Hofatelier Elvira

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Facade of Hofatelier Elvira, located at Von-der-Tann-Strasse 15, with so-called dragon ornamentation.

The Hofatelier Elvira (tr. Court atelier Elvira, also known as Atelier Elvira or Salon Elvira) was a photography studio in Munich founded by jurist and actress Anita Augspurg and friend photographer Sophia Goudstikker in 1887 and is notable as the first company founded by women in Germany. A branch also existed in Augsburg from 1891. They became especially famous for their work in the feminist movement.

History[edit]

Logo (reverse side of a photograph, 1904)

The new studio building that housed the Munich atelier at Von-der-Tann-Strasse 15, built in 1898, became a prominent structure in the style of Art Nouveau, and the façade was a design by the architect August Endell in the years from 1896 to 1898. Endell's work was influenced by Victor Horta. His plans, were licensed in April 1898 with the remark, that they were a "mockery of drawing art".[1] The façade, with its red and golden dragon-like stucco ornament on a green ground,[2] was especially criticized. The design was called "Octopus Rococo", and the building was variously called the "dragon's castle" or the "Chinese embassy".[3] The Atelier Elvira building was an artist's meeting point from the beginning. Soon after the building was completed, the founders' paths went separate ways. In 1907 Augspurg sold her share to Goudstikker, who later leased it to the young photographer Emma Uibleisen. After World War I most of the traditional clients disappeared. When Uibleisen died in 1928 there was no successor.

In the autumn of 1933, a unit from Hitler's paramilitary Sturmabteilung stationed in the building. Later when the Von-der-Tann-Strasse street was redeveloped into a main accessway to the Haus der Kunst art museum, the building was used as a provisional canteen for the construction workers. In 1937 the "dragon ornament" was removed and the building slated for demolition to make way for a planned arcade building which could not be realized during World War II. During the allied bombing campaigns in April 1944, the building became severely damaged. After the war the premises was acquired by the state of Bavaria, who ceded it to the United States for the construction of its new Consulate General of the United States, Munich.[1]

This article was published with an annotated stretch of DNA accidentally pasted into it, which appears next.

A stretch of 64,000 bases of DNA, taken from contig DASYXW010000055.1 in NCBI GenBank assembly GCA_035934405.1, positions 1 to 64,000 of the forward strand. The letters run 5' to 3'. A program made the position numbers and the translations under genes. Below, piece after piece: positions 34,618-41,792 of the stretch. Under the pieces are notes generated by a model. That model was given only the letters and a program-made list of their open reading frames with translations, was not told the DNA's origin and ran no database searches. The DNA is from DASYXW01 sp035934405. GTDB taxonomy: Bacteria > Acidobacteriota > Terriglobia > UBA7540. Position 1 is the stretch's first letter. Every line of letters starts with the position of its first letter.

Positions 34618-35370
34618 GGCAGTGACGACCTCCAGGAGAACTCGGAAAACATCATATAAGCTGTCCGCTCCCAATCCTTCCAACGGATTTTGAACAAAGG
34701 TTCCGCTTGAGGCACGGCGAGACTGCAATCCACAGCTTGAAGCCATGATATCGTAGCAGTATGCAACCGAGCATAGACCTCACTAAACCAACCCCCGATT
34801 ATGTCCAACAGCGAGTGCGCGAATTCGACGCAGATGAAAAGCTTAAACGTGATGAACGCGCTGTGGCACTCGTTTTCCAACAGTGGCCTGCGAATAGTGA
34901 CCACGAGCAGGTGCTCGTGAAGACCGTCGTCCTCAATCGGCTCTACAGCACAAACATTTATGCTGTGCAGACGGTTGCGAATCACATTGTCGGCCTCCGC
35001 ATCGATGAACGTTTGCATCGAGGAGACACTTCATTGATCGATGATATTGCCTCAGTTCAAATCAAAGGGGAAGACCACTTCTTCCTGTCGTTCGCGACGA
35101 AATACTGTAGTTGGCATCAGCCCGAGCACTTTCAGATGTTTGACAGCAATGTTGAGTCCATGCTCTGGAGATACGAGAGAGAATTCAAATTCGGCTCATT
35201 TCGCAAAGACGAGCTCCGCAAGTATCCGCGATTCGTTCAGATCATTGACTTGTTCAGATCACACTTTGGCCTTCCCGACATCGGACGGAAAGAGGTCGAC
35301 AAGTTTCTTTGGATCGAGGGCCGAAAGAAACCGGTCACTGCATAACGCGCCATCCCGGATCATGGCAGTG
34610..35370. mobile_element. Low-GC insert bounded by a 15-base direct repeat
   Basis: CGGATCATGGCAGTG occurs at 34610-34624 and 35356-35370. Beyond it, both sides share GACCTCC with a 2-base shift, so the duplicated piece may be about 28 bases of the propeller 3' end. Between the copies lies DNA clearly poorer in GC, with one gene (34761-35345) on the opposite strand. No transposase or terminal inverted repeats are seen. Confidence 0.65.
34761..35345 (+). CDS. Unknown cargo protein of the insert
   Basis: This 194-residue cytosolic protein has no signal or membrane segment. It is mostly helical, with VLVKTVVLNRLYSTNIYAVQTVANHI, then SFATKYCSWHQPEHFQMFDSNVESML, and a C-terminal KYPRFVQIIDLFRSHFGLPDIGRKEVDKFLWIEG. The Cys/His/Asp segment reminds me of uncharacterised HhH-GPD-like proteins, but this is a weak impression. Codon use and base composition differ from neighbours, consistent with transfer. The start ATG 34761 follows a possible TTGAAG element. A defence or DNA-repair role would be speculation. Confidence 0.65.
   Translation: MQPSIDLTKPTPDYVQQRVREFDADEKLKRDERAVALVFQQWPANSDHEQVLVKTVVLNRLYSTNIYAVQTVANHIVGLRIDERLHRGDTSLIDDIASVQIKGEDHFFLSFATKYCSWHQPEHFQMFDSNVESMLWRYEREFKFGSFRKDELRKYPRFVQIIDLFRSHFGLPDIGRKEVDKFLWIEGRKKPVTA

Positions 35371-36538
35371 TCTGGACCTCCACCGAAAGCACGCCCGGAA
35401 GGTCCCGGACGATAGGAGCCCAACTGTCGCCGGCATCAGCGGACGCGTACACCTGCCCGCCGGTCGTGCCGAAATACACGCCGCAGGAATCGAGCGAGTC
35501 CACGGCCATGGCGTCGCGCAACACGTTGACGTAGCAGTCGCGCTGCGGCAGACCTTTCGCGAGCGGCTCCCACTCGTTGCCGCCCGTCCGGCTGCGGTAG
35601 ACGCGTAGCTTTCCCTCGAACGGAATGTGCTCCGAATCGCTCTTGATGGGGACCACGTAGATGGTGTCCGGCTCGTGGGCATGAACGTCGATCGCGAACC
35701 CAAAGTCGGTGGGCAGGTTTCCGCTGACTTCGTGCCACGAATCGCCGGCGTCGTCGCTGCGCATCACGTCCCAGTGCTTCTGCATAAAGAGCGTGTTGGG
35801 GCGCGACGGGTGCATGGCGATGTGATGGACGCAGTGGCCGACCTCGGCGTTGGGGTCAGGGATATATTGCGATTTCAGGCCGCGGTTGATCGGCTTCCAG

Works (selection)[edit]

Significant photographs that emerged from the atelier include:

Bibliography[edit]

  • Hof-Atelier Elvira, München (German), Munich City Museum, 1986
  • Hof-Atelier Elvira, München (German), Photo Museum, 1985
  • Herz, Rudolf / Bruns, Brigitte: Hof-Atelier Elvira 1887-1928. Ästheten, Emanzen, Aristokraten (German), Munich, 1985.
  • August Endell: der Architekt des Photoateliers Elvira. 1871-1925 (German), exhibition catalog Stuck-Jugendstil-Verein, Munich, 1977

References[edit]

  1. ^ a b Edgard Haider: Verlorene Pracht –- Geschichten von zerstörten Bauten. (German), Hildesheim, Gerstenberg Verlag 2006, ISBN 978-3-8067-2949-8
  2. ^ Otto Kammerlohr: Epochen der Kunst (German), vol. IV, 1977, p. 45.
  3. ^ Picture of the atelier building with the "dragon motif"

External links[edit]